Several studies have established the positive effects of gender diversity on corporate boards and leadership roles on the overall performance of companies, better financial results, and greater return on equity. Researchers have found that gender diversity results in positive contributions to good corporate governance practices linked to having a diversity of opinions, experiences, competencies, and skills on corporate boards, which in turn promotes balanced decisions, efficient oversight of financial management, enhanced accountability to shareholders, and prudent risk management.
Gender diversity in the corporate sector – the global trend
Gender diversity in decision-making correlates with the enhanced financial performance of the corporate sector and the overall growth of the economy. Recognizing the positive impacts and advantages of gender diversity, several countries have taken legislative and regulatory measures to encourage greater gender diversity on corporate boards and in decision-making roles.
Israel was the first country to enact a law in 1999 making it mandatory for a publicly traded company to have at least one female director on its board of directors.
In Europe, Norway was the first country to enact a gender quota legislation that requires both public and state-owned companies to have 40% female board representation. Iceland, Spain, Sweden, Finland, Netherlands, France, Germany, Australia, Luxembourg, India, and Malaysia have also taken legislative or regulatory measures requiring or encouraging gender diversity on corporate boards.
Steps to improve gender diversity in Pakistan’s corporate sector
Women represent almost half of Pakistan’s total population. However, Pakistan figures low in World Economic Forum’s Global Gender Gap Index. While women have historically played a very strong role in the agriculture sector, their participation in other economic sectors of the country has remained insignificant. The same position prevails in the corporate sector.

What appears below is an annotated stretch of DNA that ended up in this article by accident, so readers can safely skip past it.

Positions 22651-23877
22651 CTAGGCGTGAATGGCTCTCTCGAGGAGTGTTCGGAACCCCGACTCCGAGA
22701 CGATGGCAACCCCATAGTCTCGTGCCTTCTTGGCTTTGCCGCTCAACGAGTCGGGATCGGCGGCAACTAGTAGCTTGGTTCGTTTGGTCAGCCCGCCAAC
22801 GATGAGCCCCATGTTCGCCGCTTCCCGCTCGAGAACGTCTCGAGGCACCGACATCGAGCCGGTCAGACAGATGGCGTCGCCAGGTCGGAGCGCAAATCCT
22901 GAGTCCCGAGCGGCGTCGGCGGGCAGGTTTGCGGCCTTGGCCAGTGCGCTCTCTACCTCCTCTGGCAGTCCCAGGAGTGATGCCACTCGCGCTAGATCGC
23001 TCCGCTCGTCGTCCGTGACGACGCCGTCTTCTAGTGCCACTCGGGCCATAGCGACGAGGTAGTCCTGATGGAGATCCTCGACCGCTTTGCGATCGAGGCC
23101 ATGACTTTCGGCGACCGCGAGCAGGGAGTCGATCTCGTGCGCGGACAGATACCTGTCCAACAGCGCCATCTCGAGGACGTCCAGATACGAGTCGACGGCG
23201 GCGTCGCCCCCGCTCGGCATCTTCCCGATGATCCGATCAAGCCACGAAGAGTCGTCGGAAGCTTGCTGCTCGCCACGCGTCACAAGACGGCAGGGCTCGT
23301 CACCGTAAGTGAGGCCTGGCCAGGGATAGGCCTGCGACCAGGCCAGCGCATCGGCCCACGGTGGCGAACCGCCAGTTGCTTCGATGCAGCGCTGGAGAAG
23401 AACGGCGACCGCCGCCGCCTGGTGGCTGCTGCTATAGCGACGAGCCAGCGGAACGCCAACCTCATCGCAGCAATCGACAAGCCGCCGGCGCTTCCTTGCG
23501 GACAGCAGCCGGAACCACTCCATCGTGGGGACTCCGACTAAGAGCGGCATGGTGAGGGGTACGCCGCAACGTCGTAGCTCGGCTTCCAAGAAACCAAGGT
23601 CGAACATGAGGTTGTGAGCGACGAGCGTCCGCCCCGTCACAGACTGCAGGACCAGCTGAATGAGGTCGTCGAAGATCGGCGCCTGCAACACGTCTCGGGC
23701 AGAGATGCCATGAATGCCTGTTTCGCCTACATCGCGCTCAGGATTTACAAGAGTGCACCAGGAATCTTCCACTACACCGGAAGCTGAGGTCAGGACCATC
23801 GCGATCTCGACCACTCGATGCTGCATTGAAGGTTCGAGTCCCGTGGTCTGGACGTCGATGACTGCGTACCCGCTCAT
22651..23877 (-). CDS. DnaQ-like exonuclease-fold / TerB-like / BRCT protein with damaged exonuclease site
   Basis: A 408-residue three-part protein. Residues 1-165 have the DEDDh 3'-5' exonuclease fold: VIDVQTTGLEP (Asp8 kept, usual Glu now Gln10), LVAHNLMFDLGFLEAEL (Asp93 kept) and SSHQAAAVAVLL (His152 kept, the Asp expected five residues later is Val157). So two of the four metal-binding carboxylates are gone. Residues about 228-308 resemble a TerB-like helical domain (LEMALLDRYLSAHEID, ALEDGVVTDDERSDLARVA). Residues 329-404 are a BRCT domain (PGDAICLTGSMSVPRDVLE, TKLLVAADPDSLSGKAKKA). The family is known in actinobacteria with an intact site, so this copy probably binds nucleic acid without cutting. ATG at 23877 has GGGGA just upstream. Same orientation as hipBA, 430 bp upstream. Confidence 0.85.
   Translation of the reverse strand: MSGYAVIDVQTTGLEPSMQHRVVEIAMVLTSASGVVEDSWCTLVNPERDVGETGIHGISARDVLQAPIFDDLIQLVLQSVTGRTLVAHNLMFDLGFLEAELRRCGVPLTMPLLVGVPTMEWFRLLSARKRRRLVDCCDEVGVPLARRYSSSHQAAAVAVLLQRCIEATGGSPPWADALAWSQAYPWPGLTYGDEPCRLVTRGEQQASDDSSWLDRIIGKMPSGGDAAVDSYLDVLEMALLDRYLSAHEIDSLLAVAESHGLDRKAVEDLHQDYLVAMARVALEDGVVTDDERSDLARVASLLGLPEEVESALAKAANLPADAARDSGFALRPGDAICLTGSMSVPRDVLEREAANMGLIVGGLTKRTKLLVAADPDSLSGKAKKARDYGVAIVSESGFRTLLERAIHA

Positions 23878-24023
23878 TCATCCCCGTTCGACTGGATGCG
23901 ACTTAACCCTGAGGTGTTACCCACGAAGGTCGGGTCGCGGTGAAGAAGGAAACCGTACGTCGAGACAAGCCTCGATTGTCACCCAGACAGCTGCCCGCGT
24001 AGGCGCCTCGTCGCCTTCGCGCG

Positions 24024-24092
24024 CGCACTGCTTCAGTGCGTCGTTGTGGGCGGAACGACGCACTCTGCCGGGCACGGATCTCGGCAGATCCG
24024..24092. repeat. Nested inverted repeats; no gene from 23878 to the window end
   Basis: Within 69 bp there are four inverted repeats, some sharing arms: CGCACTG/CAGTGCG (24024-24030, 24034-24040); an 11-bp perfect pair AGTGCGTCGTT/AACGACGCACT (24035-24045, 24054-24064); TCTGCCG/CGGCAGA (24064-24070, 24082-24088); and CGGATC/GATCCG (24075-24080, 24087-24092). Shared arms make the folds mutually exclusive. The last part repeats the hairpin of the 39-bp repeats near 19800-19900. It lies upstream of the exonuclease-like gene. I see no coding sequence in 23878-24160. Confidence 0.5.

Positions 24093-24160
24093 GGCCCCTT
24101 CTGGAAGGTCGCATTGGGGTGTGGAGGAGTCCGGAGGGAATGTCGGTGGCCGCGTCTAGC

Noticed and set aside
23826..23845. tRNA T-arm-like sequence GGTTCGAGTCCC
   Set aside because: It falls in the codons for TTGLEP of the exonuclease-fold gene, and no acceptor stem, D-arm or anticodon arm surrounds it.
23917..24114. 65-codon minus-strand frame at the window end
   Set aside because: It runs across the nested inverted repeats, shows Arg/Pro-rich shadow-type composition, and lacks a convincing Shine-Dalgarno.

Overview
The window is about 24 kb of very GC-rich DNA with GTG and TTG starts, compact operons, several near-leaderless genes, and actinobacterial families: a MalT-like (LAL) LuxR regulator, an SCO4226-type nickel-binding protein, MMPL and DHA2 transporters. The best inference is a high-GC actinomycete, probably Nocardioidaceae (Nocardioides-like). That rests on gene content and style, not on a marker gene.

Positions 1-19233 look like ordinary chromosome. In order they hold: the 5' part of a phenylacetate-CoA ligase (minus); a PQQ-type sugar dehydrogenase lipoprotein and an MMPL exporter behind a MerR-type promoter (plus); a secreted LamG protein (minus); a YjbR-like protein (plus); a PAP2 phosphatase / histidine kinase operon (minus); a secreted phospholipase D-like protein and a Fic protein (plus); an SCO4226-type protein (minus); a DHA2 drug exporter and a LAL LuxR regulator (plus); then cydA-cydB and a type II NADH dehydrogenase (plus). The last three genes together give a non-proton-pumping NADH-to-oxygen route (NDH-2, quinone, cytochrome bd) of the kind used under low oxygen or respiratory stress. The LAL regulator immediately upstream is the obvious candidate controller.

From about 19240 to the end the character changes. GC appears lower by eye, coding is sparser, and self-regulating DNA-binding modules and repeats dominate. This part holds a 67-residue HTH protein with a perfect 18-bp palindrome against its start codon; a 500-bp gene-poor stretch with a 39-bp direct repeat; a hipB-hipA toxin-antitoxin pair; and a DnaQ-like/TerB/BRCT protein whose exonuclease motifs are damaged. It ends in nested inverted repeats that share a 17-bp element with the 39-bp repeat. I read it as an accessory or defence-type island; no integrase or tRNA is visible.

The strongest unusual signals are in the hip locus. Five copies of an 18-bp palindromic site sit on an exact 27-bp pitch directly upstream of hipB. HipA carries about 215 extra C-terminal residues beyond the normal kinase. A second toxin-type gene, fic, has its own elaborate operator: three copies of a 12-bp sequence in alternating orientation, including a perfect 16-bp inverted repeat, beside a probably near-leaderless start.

In recent years, certain legislative and regulatory measures have been introduced in Pakistan to improve gender diversity. In 2017, Pakistan enacted a new company law that enabled the corporate regulator to require public interest companies to have female representation on their corporate boards. It was followed by a new Code of Corporate Governance issued by the Securities and Exchange Commission of Pakistan (SECP) which requires all listed companies to have at least one female director on their corporate boards.
Most recently, SECP has issued separate circulars encouraging listed companies and non-banking finance companies (NBFCs) to formulate board-level gender diversity policies and to take measures to ensure their proper implementation.
What is in the SECP’s new circulars?
The new circulars issued by SECP require the corporate boards of listed companies and NBFCs to:
- Formulate gender diversity policy for recruitment and promotion along with gender pay gap analysis within the organization, retention, and development of skills of female employees, providing them conducive work environment which includes, but not limited to, the provision of daycare facilities, better maternity leaves, robust anti-harassment and speak-up policies and diverse committees overseeing the complaints pertaining to workplace harassment, etc.
- oversee the implementation of the gender diversity policy with concrete targets and review the progress at least annually;
- make the diversity objectives part of the Key Performance Indicators (KPIs) of senior management to ensure that they are applied throughout the company; and
- maintain the gender-disaggregated data concerning female employment within the company as well as data regarding female customer base or supply base as may be relevant and make it available to SECP when required.
Gender diversity is not just about having the right mix of males and females on corporate boards. SECP seems to be conscious about the fact that reserving a female quota on corporate boards alone may not be sufficient to increase gender diversity in the corporate sector in Pakistan and that there is a strong need to encourage women participation in the workforce, developing in-demand skills and creating opportunities for them to advance into leadership roles within the corporate sector.
The recent circulars are a welcome effort from SECP to create a pipeline or career pathway for women to management level positions and to break the “glass ceiling”. However, these circulars may prove ineffective due to their voluntary and non-binding nature.
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